Thirdly, I note that NASA’s approach is complicated by the nation’s current lack of a comprehensive regulatory framework for human commercial spaceflight. Presently, NASA retains full accountability, but no external government regulations or rules exist, which may help the Agency manage risk, or even set a baseline level of expectation for the provider, related to human occupant safety. There are some regulatory pieces in place. At the highest level is the Outer Space Treaty. The Federal Aviation Administration is responsible for licensing commercial launches and reentries, with a specific focus on the safety of the uninvolved public on the ground. The Federal Communications Commission is responsible for licensing radio broadcasts from space. The National Oceanic and Atmospheric Administration is responsible for licensing remote sensing operations. NASA and the Department of Defense are key players in space, but they are not regulatory agencies. That leaves a gap in authority specifically related to on-orbit safety, both for humans and the management of an increasingly more active satellite industry that will eventually impact human safety. Given the importance of space to national security, technological leadership and international competitiveness, our Panel believes it is vital for the United States to act now to preserve the safety of space operations and the safety of the environment. Consequently, I would be remiss if I did not repeat a standing Panel recommendation to the Congress. We feel very strongly that there is an immediate and compelling need to designate a civil agency to oversee and coordinate space traffic management. NASA, lacking any other framework, has established guidelines and standards for space traffic management, but there must be leadership and coordination at the national level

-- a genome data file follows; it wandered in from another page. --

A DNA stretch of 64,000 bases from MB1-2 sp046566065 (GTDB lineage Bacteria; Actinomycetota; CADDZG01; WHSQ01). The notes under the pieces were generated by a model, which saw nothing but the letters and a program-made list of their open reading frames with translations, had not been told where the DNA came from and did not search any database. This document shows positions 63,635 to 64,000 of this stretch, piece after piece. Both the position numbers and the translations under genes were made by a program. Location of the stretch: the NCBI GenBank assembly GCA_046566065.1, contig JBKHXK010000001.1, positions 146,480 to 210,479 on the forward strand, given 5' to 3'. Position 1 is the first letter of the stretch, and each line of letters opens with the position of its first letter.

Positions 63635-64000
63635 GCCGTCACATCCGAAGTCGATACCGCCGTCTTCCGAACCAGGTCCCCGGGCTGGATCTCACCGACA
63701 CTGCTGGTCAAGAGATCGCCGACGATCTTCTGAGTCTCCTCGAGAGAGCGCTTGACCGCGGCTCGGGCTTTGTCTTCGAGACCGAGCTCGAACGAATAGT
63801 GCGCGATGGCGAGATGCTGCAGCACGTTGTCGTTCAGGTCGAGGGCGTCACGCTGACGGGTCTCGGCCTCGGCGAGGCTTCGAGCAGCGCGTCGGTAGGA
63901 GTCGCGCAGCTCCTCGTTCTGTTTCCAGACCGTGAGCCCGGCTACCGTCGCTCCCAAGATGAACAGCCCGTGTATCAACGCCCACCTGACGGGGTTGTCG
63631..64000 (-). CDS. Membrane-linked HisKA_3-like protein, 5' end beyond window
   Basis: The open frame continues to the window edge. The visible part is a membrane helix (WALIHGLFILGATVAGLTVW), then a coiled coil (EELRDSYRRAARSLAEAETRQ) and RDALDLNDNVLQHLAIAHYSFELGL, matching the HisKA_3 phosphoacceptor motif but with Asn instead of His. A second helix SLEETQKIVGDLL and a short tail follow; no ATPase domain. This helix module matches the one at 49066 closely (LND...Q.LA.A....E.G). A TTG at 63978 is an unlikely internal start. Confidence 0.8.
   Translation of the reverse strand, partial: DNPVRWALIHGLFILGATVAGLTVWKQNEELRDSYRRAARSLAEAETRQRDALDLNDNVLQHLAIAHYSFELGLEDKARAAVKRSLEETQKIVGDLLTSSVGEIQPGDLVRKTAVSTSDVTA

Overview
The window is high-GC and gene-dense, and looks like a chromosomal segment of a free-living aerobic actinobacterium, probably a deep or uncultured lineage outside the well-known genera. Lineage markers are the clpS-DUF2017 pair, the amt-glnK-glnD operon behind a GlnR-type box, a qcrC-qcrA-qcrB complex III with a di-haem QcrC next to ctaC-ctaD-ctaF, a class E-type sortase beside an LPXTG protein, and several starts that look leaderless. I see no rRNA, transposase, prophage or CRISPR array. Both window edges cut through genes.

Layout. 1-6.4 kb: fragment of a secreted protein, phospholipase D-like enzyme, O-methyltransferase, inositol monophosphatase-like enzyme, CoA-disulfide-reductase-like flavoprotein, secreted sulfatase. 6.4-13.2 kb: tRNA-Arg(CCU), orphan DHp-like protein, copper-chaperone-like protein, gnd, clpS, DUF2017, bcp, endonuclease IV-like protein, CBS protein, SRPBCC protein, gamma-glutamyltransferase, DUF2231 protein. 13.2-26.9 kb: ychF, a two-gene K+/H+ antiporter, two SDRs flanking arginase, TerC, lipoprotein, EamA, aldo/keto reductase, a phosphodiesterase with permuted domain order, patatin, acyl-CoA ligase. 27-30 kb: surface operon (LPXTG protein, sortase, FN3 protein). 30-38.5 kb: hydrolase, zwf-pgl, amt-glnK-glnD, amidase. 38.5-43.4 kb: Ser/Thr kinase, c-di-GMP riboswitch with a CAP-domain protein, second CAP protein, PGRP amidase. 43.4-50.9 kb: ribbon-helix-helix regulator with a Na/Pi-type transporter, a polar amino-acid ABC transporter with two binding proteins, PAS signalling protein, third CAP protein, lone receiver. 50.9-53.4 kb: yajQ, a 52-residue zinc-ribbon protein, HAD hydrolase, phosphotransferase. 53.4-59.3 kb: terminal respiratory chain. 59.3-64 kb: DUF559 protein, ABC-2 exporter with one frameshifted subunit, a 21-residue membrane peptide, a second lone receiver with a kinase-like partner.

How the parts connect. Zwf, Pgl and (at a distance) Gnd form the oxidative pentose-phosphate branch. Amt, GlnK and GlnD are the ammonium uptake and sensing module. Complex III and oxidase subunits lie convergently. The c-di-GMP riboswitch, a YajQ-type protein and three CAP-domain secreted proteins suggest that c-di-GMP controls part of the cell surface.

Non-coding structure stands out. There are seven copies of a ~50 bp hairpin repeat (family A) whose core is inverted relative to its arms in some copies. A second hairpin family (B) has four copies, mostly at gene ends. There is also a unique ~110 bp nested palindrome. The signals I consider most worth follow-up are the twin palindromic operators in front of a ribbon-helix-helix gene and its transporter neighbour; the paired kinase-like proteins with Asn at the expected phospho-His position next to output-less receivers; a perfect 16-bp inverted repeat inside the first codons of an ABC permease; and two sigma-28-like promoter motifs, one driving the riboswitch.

Finally, I would like to reiterate some consistent advice themes from the Panel:

 First, we have consistently maintained that mission success requires a constancy of purpose, a sustained commitment, and a clear understanding of objectives.

 Second, a key issue, repeated year after year, is the importance of setting challenging but achievable schedules, and not allowing undue schedule pressure to lead to decisions that adversely impact safety and mission assurance.

 Third, it is important to establish technical baselines and schedules that are mutually consistent, realistic, and achievable—supported by adequate and stable resources.

 And, we have continuously maintained that while NASA should never lose sight of the fundamentals in risk management for successful program execution, there is no one approach that dictates success, and there should be an openness to learning and accepting alternative means to understanding and controlling margins.

So, as NASA continues its deep space exploration, we encourage the Agency, in partnership with the Congress, to hold fast to the foundational standards of risk management while embracing new approaches and not fear alternative methodologies to achieving those fundamentals.

Thank you. I look forward to your questions.

// end //